Delaware and Landsat
Delaware’s status as the first State to ratify the U.S. Constitution is a well-known point of pride. “The First State” is among Delaware’s nicknames, alongside “the Blue Hen State,” “the Diamond State,” and “the Small Wonder,” the last of which relates to Delaware’s diminutive land area—larger only than Rhode Island.
Less well known, perhaps, is Delaware’s geographic distinction as the State with the lowest average elevation. Most of its land area rises no more than 80 feet above sea level. In fact, about 32,000 acres of Cypress Swamp, sometimes called the Great Cypress Swamp, stretch across its southern border.
These low elevations put Delaware at particular risk of sea level rise associated with climate change. Sea levels are rising more quickly than average for the Mid-Atlantic Region, which includes Delaware. The State has seen its coastal waters rise more than 1 foot over the past century (Delaware Department of Natural Resources and Environmental Control, 2022).
The Landsat Program’s 50-year archive of repeat Earth observations offers an indispensable record of land change along the Nation’s coastlines. Imagery collected by Landsat satellites can inform studies of the coastline losses, flooding extents, and land cover conversions that affect climate resilience in Delaware. Landsat data also can support plans to mitigate those effects. Here are a few examples of the ways Delaware benefits from Landsat.
Tracking Coastal Change
The twin factors of subsidence and sea level rise on Delaware’s low-lying land area and coastal estuaries have led to substantial coastal losses. More than 1 foot of sea level rise has been recorded at Lewes tide gate since 1900, and another 9–23 inches of sea level rise are projected by 2050 (Callahan and others, 2017). These changes threaten aquatic species, shorebirds, and the State’s tourism industry, which is its fourth-largest employer and contributed $3.5 billion to its economy in 2018 (Delaware Tourism Office, 2020). Coastal restoration and resilience planning are key pillars of the Delaware Climate Action Plan (Delaware Department of Natural Resources and Environmental Control, 2021). Landsat imagery, currently collected every 8 days and stretching back through five decades, contributes to the understanding of coastal change. It allows users to map shoreline losses and land cover conversions that can place pressure on coastal areas and affect drainage. Landsat imagery formed the basis of one of the most widely cited studies on shoreline loss in Delaware Bay (Kearney and others, 2002). Landsat has since continued to play an important role in mapping and understanding the State’s coasts.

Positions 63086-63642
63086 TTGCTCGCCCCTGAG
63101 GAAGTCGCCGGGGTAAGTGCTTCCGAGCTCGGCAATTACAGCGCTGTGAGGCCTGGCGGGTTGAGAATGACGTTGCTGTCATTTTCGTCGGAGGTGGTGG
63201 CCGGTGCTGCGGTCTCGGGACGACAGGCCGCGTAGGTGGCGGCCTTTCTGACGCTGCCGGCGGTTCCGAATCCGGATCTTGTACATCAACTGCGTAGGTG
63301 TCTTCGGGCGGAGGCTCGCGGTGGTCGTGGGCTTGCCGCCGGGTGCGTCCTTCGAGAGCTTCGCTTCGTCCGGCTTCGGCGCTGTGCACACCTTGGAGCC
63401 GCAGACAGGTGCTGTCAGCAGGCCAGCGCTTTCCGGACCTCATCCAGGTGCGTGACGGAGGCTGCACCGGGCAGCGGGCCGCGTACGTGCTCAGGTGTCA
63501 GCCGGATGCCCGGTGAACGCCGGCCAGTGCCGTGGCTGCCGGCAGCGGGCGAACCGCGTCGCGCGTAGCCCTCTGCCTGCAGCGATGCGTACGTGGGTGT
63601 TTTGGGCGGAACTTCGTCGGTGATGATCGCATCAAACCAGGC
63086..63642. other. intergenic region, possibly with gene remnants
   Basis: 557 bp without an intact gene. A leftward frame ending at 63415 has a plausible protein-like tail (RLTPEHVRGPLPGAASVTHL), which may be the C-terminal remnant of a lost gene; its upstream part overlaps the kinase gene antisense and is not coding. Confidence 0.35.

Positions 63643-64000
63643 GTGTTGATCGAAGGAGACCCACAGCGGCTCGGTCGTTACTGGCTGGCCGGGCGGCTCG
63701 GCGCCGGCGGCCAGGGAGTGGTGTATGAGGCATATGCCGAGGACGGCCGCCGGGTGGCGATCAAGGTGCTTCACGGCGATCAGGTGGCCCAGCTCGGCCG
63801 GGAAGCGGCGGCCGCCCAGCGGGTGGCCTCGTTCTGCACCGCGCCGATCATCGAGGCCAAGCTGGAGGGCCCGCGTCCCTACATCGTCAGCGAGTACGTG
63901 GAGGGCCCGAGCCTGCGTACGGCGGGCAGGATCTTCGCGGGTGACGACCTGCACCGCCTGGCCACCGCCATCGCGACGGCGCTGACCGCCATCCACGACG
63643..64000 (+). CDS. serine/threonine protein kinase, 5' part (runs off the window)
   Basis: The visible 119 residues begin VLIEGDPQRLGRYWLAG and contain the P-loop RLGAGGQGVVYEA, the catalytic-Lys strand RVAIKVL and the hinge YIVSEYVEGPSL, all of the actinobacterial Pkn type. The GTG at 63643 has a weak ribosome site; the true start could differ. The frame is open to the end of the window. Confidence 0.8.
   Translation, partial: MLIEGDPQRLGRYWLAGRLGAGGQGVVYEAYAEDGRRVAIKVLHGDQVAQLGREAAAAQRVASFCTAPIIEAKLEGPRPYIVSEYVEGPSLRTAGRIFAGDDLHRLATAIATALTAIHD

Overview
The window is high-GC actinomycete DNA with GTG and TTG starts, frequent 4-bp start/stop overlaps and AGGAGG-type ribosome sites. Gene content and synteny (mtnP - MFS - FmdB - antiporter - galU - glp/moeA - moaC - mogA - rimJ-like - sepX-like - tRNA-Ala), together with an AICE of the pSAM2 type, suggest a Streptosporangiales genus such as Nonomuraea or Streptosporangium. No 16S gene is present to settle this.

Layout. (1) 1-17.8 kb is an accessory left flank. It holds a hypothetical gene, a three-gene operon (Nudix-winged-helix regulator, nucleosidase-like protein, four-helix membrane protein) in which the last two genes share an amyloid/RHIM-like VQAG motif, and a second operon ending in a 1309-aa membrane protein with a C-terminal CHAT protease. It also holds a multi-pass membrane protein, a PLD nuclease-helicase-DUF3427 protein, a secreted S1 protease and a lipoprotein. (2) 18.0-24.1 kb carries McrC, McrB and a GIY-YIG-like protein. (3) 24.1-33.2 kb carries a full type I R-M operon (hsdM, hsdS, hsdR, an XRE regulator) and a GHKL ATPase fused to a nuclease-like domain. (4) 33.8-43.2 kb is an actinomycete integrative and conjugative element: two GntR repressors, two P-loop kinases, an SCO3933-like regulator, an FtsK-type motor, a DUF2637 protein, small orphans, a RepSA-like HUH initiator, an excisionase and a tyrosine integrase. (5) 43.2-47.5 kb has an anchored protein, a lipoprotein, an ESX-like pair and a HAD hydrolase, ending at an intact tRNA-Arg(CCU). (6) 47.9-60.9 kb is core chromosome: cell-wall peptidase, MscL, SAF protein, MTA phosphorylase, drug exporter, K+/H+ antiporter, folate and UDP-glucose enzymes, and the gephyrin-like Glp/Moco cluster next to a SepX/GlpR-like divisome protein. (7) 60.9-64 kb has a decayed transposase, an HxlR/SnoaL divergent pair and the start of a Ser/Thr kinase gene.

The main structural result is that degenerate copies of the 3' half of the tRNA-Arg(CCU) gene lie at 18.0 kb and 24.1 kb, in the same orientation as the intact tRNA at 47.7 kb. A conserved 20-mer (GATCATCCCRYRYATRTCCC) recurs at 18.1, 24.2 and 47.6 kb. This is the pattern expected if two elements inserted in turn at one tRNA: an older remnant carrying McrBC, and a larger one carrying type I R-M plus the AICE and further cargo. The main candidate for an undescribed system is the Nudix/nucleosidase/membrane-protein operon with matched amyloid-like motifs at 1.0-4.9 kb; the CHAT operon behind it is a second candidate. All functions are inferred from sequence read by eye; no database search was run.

Watching over Wetlands
Wetlands make up more than one-quarter of Delaware’s land area—73,000 acres of tidal wetlands alone. Human activity and climate factors have affected the health of these wetlands. Landsat’s scientific precision offers more consistent, repeat coverage of these wetlands than other available data sources on wetland type, extent, and flooding potential. Research teams seeking to assess the current state of coastal wetlands and the trends in change over time, therefore, often rely on land cover data derived from Landsat, such as the data available through the National Oceanic and Atmospheric Administration Coastal Change Analysis Program. Landsat data serve as the primary input to the Coastal Change Analysis Program dataset, which offers detailed analysis of wetlands every 5 years.
Flooding and other damage from hurricanes and powerful storm systems are a part of life for Mid-Atlantic States, and Delaware residents have seen the damage firsthand. About 22,000 residents are at risk of flooding; another 9,000 could be at risk by 2050 (States at Risk, 2015). In 2021, Hurricane Ida brought some of the worst flooding in decades to the city of Wilmington. Landsat imagery allows first responders to catalog flood damage at landscape scales, understand floodwater recession rates, and enable recovery efforts. Flooding and increasing precipitation also threaten the State’s agriculture industry, which contributes $8 billion to the State’s economy. Landsat imagery can contribute to models of potential crop damage from storm surges and can support landscape and coastal change projections that can aid authorities in future planning.
National Land Imaging Program Benefits—Delaware
The U.S. Geological Survey (USGS) National Land Imaging Program provides a wide range of satellite imagery and other remotely sensed and geospatial data to Government, commercial, academic, and public users. Those users can get worldwide access to Landsat satellite data through the National Land Imaging Program-funded USGS Earth Resources Observation and Science (EROS) Center.
Landsat—Critical Information Infrastructure for the Nation